When you talk to Al Cappello, co-owner of Portapedal Bikes in Tempe, he'll immediately sound like one of the most fervent bike advocates in town. But he has a distinct bone to pick with the two-wheeled traditionalists.
"We have become servants to the big-wheeled, rigid framed bikes," says Cappello.
This comment would raise an eyebrow or elicit a confused double-take if it didn't come in the middle of the store he and his partner, Jeff Looker, opened a little over a year ago focused on folding bikes.
Portapedal is the only store in Arizona to cater to the growing market of folding bikes. Previously considered a unique, utilitarian option for multi-modal urbanites, folding bikes are becoming a preferred option for cyclists of all types.
According to Cappello and Looker, folding bikes are based on three principals as set forth by folding bike pioneer Alex Moutlon: small wheels, stiff frame, and integral suspension. What results is a surprisingly comfortable riding experience on a machine that becomes incredibly serviceable for cyclists of any age.
"We had become trained to serve the traditional, big-wheel bike by worrying about where to store it, how to keep it safe, how to transport it if we want to take it with us somewhere," says Cappello. "Folding bikes are beautiful because they are inherently pragmatic and functional while also being as high quality as the finest carbon framed race bikes in the world."
Cappello and Looker are not your typical bike shop owners. Both are architects, graduates of the ASU Design School, and have been partners designing retail and residential structures over the past 25 years. As the architecture business hit various economic recessions, they turned to a common interest of cycling to keep income flowing.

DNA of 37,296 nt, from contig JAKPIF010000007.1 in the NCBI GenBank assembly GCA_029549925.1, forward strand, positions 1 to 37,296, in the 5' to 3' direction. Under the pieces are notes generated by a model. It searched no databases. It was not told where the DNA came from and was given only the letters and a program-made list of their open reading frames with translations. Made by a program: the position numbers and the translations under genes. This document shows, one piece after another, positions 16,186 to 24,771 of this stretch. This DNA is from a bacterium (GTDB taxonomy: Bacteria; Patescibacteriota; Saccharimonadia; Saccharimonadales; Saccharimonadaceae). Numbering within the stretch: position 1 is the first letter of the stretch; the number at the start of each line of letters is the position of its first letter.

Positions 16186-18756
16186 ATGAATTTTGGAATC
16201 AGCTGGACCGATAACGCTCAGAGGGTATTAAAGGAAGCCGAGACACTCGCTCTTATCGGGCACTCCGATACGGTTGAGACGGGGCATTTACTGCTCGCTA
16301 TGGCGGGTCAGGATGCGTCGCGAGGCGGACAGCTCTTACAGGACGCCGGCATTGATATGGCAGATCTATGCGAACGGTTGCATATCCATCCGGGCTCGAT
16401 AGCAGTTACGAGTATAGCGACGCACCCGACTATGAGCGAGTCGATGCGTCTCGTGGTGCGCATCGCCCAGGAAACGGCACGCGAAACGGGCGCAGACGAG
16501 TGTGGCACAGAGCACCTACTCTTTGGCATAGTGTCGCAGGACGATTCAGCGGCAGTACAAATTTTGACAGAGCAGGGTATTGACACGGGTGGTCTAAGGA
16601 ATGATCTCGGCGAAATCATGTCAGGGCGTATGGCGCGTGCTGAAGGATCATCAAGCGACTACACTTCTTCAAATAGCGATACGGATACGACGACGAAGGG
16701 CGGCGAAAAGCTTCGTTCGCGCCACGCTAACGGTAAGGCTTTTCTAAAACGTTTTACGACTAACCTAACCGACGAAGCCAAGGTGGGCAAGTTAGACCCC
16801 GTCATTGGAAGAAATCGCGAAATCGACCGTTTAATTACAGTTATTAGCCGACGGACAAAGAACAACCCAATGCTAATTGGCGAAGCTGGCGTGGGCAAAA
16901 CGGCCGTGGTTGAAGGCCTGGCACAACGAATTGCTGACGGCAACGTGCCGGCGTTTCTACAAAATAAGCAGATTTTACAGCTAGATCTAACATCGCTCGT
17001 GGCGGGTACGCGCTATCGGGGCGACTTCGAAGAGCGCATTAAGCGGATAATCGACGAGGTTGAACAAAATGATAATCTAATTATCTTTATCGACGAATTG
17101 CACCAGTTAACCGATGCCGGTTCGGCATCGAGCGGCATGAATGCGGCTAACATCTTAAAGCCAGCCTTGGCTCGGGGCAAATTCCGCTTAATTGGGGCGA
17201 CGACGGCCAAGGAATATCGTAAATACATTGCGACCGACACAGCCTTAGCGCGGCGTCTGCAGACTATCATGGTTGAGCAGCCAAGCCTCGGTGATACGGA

Now, their architecture firm offices have been retrofitted to house their boutique bike shop, as well as the ongoing architecture firm and their Acoustic Vibes music instrument business, and it is teeming with folding bike inventory.
Their deep selection of brands includes the top names in the folding bike market: Brompton, Moulton, Bike Friday, Tern and Montague. They also feature components and products from Brooks, Osprey, Schwalbe, Biologic and Arkel.
"We work really well with other local bike shops because the folding bike market segment is a part of the business they don't want to deal with or understand," says Looker, who says their still-young business is already performing well for them.
The Cycle Test Team (of one) took out a couple of models, including a $14,000 top-of-the-line stainless steel Moutlon Speed outfitted with a Campagnolo Super Record 11 grupo. While not a traditional ride, there was no denying the upright comfort of these bikes and the ease of which they handle.
The fact that they can fold down and fit into a standard suitcase that will save any bike cargo fees with the airlines means that these bikes are ready go anywhere and comfortably accommodate a bike tour of any level. Something Looker and his wife will be doing this summer as they take a couple of their models for a touring trip in Spain.
For local riding, both Cappello and Looker ride their bikes all over town but especially enjoy taking their rigs on the local bike paths and canal trails and letting their inner child out as they climb and descend hills in Scottsdale or around Tempe Town lake.
As for the shop, they both quickly admit that selling bikes is a bit more enjoyable than the long-standing architecture gig.
"When you get a phone call for bikes, it's always a fun call to take. When you get one for architecture, it's almost always a problem."
Portapedal Bikes is located at 2070 E. Southern Avenue.
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